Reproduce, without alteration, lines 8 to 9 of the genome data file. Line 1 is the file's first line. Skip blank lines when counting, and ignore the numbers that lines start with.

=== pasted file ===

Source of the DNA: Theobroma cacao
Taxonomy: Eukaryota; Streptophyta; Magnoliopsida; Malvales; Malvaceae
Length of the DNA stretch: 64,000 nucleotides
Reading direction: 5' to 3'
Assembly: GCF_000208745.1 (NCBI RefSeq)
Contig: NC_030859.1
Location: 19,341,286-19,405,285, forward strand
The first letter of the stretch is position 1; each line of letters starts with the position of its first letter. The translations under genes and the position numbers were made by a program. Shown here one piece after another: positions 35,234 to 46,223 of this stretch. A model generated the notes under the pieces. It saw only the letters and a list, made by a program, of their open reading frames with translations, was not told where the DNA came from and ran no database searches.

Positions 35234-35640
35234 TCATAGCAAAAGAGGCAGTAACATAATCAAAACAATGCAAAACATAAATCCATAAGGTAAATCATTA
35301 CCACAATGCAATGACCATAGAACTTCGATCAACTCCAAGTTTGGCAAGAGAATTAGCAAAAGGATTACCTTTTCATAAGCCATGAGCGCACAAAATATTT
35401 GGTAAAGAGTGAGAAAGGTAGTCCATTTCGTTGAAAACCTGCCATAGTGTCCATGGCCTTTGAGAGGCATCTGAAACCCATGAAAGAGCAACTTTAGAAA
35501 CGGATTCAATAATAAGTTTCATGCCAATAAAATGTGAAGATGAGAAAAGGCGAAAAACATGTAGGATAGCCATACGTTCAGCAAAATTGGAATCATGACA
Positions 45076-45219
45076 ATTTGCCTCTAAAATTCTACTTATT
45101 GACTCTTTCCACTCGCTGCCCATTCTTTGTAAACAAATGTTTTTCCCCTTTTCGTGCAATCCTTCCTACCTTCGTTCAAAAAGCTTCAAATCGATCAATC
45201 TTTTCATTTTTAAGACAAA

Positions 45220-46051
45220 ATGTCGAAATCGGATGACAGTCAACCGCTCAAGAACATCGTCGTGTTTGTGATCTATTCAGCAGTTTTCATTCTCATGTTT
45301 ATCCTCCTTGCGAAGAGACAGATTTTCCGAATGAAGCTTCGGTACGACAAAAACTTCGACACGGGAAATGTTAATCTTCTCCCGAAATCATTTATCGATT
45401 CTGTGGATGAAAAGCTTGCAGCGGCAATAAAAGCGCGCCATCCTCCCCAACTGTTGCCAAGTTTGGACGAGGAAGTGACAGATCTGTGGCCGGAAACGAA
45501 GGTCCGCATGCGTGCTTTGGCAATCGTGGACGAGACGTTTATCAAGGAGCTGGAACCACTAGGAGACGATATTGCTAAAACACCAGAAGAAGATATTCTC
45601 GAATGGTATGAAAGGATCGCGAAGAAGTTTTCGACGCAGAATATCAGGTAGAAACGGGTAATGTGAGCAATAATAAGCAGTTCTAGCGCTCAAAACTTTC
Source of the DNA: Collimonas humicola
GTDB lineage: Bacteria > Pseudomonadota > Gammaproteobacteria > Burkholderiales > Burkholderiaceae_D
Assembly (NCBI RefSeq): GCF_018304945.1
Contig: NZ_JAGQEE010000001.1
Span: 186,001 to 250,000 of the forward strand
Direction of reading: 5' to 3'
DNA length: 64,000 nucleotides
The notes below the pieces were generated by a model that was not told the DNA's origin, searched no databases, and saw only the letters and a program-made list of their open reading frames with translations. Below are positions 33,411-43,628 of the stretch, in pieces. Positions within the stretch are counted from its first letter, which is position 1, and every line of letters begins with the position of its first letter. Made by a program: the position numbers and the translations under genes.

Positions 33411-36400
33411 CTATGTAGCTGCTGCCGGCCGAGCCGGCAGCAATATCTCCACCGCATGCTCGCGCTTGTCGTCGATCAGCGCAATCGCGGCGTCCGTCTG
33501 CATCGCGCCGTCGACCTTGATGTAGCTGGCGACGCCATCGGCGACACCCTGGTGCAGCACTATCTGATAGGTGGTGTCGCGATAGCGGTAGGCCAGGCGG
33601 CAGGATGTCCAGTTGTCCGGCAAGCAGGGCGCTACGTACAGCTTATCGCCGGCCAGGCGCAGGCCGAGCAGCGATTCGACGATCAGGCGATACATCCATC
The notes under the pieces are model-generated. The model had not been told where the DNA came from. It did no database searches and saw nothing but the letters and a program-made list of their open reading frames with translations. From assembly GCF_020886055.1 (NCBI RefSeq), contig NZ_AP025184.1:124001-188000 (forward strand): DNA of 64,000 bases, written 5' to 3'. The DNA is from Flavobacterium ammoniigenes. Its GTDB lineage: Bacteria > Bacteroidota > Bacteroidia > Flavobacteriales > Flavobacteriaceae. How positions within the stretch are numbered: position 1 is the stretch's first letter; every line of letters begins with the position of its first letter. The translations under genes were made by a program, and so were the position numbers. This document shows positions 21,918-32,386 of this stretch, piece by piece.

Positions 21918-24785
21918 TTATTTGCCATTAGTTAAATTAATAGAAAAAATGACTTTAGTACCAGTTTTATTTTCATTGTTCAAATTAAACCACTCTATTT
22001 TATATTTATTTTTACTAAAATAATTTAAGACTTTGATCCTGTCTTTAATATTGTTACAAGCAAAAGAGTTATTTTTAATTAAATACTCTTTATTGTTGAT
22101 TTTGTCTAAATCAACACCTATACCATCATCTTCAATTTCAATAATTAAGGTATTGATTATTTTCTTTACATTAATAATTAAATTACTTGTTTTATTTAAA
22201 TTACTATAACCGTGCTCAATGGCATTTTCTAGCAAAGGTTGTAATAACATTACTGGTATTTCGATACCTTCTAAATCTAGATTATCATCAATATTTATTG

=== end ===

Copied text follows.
The first letter of the stretch is position 1; each line of letters starts with the position of its first letter. The translations under genes and the position numbers were made by a program. Shown here one piece after another: positions 35,234 to 46,223 of this stretch. A model generated the notes under the pieces. It saw only the letters and a list, made by a program, of their open reading frames with translations, was not told where the DNA came from and ran no database searches.

Positions 35234-35640